Indoor music to make you forget you want to be outdoors.
There’s something about Nashville (I’m partial to my neighborhood of Lockeland Springs, but this applies to the city as a whole) that happens when the weather gets warm: almost overnight, we become a walking city again, a place where drinks outside at 3 p.m. seem a totally reasonable idea, and porches become the best places for rehearsal, rather than the dusty confines of our basements and attics. I put on a favorite spring record: Carl Broemel‘s All Birds Say, Wild Light’s “California on My Mind,” Island’s Return to the Sea.
Most of all, I become itchy for outdoor music — spending a saturday with a snowball and Musician’s Corner; fighting the crowds at Live on the Green, toting a six-string to the Full Moon Pickin’ Parties or just wasting an afternoon (in the best possible way) in the backyard of a friend, where someone, anyone, picks up a guitar between duty flipping burgers.
But until then, we’ve still got music, it’s just mostly indoors. Though not if you’re my neighbor – we’ve already moved the portable record player outside — and you’re going to be hearing records all night. Sorry, neighbors. Anyhow, here are my picks for tonight :::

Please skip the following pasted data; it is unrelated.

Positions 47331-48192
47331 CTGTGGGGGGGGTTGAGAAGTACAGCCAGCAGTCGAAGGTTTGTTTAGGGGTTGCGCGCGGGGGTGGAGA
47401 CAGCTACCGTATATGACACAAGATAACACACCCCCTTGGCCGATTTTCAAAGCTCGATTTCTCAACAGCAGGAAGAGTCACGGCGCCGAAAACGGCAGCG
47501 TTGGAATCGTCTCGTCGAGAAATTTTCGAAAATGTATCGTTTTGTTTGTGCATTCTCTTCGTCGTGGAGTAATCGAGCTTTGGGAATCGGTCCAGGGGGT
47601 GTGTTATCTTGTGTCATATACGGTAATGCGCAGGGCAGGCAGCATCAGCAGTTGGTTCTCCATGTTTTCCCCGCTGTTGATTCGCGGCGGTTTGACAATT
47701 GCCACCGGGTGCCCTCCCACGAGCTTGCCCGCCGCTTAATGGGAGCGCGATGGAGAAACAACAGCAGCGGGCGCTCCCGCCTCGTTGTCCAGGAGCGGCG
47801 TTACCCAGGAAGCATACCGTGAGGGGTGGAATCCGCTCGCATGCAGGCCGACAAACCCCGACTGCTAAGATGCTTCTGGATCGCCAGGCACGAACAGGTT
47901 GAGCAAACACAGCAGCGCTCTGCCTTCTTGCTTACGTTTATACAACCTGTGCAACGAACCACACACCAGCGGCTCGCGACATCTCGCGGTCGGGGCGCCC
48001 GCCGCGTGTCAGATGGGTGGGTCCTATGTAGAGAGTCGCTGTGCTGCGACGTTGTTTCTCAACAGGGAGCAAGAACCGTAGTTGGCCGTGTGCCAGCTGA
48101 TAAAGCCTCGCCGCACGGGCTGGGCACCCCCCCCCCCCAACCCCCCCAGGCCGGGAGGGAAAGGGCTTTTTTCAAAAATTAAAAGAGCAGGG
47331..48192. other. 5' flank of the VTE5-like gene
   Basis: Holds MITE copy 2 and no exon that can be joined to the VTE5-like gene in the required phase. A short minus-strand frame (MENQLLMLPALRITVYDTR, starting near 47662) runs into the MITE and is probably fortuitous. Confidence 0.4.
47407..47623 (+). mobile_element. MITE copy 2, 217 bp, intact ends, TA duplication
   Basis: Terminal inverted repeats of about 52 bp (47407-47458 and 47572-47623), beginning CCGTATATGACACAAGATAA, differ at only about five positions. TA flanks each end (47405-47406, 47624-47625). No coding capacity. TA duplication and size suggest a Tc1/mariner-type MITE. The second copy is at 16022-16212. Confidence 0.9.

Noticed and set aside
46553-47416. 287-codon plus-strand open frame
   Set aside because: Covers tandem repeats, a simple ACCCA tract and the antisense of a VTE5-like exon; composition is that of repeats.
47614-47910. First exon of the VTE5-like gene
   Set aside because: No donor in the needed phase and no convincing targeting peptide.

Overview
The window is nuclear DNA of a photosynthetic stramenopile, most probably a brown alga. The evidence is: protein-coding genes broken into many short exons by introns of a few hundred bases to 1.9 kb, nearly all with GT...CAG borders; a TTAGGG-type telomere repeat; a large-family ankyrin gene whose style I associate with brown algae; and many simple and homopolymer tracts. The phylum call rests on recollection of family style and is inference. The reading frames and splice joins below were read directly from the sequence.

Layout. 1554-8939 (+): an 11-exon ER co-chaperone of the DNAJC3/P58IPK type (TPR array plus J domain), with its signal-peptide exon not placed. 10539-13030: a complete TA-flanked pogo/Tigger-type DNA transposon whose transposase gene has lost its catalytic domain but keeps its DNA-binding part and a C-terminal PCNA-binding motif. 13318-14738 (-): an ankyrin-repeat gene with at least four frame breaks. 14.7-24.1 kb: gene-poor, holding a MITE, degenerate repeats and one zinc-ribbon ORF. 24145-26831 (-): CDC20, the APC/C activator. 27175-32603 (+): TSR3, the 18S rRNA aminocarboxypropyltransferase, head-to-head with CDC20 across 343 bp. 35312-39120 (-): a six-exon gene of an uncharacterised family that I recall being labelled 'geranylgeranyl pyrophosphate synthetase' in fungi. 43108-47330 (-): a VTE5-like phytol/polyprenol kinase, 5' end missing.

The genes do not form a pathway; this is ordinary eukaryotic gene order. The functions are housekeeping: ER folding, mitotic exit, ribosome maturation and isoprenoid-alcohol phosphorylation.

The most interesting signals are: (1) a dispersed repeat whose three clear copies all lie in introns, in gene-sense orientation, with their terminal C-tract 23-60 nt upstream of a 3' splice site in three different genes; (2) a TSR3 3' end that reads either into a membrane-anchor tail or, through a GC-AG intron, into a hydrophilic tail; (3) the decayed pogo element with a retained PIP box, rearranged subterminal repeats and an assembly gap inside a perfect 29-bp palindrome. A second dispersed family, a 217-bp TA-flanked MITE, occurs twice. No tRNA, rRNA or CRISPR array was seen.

– Jabe Beyer at the Family Wash ::: if you spend enough time around East Nashville, you’re likely to see Jabe pop up here or there. I first saw him at the Family Wash, the same place where he’ll play tonight. Though it’s a small venue, Jabe wasn’t shy about bringing his full-force rock/roots sound to the folks casually spooning in Shepherd’s pies. Amps were turned up, guitars were aggressively played, and all of the sudden we were at a Jabe Beyer concert, not just sipping beers at the Wash with a band in the background. The room was transformed. Jabe’s won numerous songwriting awards and has his hands in many arenas of the musical sphere, so you get the impression he plays at the Wash, to smallish crowds, because he likes it. For fun, maybe. And in an idea world, that’s how it always should be. Family Wash, 9 p.m.
– R. Stevie Moore is playing the Stone Fox with Bad Friend and Action. R. Stevie Moore is one of those that defy categorization, but can best be defined as a forefather of lo-fi yet poppy, trip-infused weirdness that can now be detected in the music of Guides by Voices and Pavement. I love his tune “Why Should I Love You” that blends some of his best elements with a spastic-but-containted drumline. Catch him with Bad Friend, another favorite Nashvillian, who likely takes a good deal of inspiration from Moore himself.
– On the opposite end of the spectrum: blow out yer ears at Springwater with locals Black Tar Prophet, because that’s just fine too.
But now, it’s time for a walk in the sunlight.